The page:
7 Sales Techniques for How to Sell in Retail

The world of retail is one of the most common and often brutal jobs in North America. From major commodities and houses to local clerk at an electronics store, it’s a job that requires a combination of social skills, expert knowledge of the product and excellent memory recall. David Mamet’s Glengarry Glen Ross displays just how brutal it is for real estate retail salesmen when Alec Baldwin makes his famous “Always Be Closing” speech. It’s also the job that virtually everyone will have experience in, be it a teenager summer gig or a permanent position.

There are numerous tips that can help a salesman be successful, leading to you receive the coveted picture of “Salesman of the Year” on the wall. Here are just a few sales techniques to teach you how to sell in retail:

1. Brace Yourself For Retail Customers

Working in retail means you’ll encounter different types of customers. Busy shopping centres like Burlington Heights Plaza will have many diverse visitors. Depending on what you’re selling, a customer is going to react differently. Every customer is different, sure, but some will no doubt be cruel, cheap and approach you with distrust, believing that you’re out to con them.

Some jobs are going to encounter such customers more often than others. Telemarketers should be prepared for name calling, car salesman should be ready for skepticism, local clerks should be ready for a lot of indifference. No matter the circumstance, it’s always ideal to be firm, but respectful. No customer is going to respond well to an overly aggressive salesperson.

2. Pay Attention to Your Appearance

While no one expects you to always wear a suit depending on the position, it’s important to dress your best. No one wants to buy from a guy in a Budweiser T-shirt and torn jeans with ratty hair. Paying attention and care to your appearance will ultimately help you close the deal.

A suit may not be necessary, but if you’re wearing sneakers and a T-shirt, at least make sure they make you look like you know how to dress. In that situation, it might help to dress like you are on a first date, trying to make your best impression. Other appearance-related issues include the obvious hygiene issues; brush your hair, teeth and a little cologne wouldn’t hurt.

3. Watch Your Words

Now that you’ve prepared for what kind of client you’re going to encounter, it’s ideal to watch your words. Keep them as professional as possible, full of respect including “sir” and “ma’am” if appropriate. It’s also helpful to speak with articulate, well-worded sentences. And, of course, it’s probably not a good idea to drop an F-bomb.

Fact of the matter is, we enjoy talking about people. But goofy things you saw on the internet, like the latest cute cat video, or gossip is never appropriate in the business world. Save it for when you’re with your friends.

4. Don’t Judge

It’s helpful to be able to read your customer and their likes and interests. It’s the opposite of helpful to judge them for it. Judgement comes with the tendency to decide who is worth paying attention to and who isn’t. It’s the opposite of selling, a practice where every customer is important.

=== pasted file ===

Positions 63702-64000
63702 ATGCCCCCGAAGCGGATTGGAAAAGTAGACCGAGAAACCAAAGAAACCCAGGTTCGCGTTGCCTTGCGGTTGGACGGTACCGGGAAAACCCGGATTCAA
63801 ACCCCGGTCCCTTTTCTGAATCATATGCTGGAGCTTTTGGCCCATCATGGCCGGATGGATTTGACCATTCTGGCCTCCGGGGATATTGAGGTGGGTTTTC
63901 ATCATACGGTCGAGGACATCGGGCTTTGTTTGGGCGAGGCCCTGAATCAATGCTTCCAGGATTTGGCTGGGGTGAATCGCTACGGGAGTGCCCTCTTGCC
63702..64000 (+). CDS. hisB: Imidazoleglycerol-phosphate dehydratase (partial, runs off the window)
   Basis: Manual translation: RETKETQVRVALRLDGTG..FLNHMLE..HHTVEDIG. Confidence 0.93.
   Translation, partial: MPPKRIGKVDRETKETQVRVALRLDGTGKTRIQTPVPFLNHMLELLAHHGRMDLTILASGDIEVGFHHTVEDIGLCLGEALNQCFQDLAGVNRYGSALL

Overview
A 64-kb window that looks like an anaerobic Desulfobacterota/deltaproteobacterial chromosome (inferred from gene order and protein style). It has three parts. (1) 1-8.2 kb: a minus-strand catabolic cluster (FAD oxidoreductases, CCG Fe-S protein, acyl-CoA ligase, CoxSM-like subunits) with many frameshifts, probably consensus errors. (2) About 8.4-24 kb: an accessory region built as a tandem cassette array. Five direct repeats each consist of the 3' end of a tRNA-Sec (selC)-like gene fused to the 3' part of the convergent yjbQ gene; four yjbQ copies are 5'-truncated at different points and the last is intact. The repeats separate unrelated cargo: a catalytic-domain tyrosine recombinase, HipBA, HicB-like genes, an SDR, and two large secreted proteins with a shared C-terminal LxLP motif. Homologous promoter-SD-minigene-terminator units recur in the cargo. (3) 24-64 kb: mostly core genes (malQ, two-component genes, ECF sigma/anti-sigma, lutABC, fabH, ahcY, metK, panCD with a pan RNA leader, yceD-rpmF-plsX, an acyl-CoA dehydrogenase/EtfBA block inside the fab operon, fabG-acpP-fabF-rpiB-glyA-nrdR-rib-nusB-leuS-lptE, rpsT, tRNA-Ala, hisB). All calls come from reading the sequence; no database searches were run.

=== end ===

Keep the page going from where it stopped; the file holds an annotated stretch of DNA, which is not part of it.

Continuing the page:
5. Be Aware of Your Close Ratio

Most jobs in retail have some ratio of sales you have to meet every day or quarter. So keep an eye on what your bottom line is and work toward it. If you’re particularly ambitious, try and exceed it every chance you get. This will lead to promotion, acclaim and a general sense of pride.

Feel free to use tools and equipment to help you make the sales. Display signs are particularly effective in a retail environment. When a POP display is properly positioned, you may increase your chances of closing the sale.

6. Sell Something You Hate

If you really want to challenge yourself, sell the ugliest item in the store. In a famous scene from Martin Scorsese’s The Wolf of Wall Street, Leonardo Di Caprio’s Jordan Belfort is given challenge during training to sell a pen to someone, talking about it’s qualities as though it’s the best item one could purchase.

This is a common practice. Many companies will use pens or paper clips. But selling something you despise and making it sound appealing will prove to you that you can make a compelling case for just about anything.

7. Treat It Like a Game

Too often, salesmen are hardworking, tough talking, all business. They talk about their profession like it’s war and they’re a “Killer“ or some other word loaded with machismo. Sometimes, they’re right, particularly if a sale is going smoothly. But if they fail, this kind of attitude can lead to broken homes and orphaned children.

The trick is to lighten up, treat the entire thing like a fun challenge rather than some sort of battleground. Not only will this attitude make it more enjoyable, customers will actually enjoy speaking to you rather than come away intimidated.

All of these amount to a fine line to walk, but if you’re capable of finding the right balance, you’ll find yourself making the sale much easier.

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